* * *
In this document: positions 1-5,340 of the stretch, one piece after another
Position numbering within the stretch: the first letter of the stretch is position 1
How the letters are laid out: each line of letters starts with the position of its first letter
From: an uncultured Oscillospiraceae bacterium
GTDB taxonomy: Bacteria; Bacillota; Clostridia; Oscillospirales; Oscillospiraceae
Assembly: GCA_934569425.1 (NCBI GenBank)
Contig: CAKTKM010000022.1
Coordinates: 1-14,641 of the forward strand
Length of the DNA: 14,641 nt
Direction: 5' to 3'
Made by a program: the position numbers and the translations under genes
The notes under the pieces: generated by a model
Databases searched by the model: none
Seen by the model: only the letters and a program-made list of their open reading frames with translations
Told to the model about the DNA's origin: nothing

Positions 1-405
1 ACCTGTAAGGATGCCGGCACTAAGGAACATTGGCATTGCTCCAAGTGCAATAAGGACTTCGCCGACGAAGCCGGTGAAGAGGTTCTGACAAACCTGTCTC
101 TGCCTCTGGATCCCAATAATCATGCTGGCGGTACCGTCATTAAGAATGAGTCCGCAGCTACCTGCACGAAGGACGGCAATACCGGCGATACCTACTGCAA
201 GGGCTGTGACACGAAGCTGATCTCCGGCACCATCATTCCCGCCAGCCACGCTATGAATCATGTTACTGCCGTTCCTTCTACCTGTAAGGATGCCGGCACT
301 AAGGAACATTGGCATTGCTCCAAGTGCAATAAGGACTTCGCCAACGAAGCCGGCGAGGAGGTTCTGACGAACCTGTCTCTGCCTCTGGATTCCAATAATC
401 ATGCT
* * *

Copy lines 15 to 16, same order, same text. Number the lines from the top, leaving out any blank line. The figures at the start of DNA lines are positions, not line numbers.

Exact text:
Told to the model about the DNA's origin: nothing

Positions 1-405